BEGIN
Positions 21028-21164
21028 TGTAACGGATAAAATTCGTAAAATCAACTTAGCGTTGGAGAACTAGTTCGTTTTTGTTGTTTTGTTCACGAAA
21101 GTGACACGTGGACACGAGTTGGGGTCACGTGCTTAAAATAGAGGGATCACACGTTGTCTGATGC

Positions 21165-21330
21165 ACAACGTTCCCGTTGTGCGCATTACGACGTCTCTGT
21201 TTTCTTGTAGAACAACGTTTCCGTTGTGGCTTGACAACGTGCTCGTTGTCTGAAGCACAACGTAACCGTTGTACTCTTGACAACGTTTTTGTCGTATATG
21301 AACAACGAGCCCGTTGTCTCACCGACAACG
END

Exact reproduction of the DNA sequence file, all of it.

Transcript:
Positions 21028-21164
21028 TGTAACGGATAAAATTCGTAAAATCAACTTAGCGTTGGAGAACTAGTTCGTTTTTGTTGTTTTGTTCACGAAA
21101 GTGACACGTGGACACGAGTTGGGGTCACGTGCTTAAAATAGAGGGATCACACGTTGTCTGATGC

Positions 21165-21330
21165 ACAACGTTCCCGTTGTGCGCATTACGACGTCTCTGT
21201 TTTCTTGTAGAACAACGTTTCCGTTGTGGCTTGACAACGTGCTCGTTGTCTGAAGCACAACGTAACCGTTGTACTCTTGACAACGTTTTTGTCGTATATG
21301 AACAACGAGCCCGTTGTCTCACCGACAACG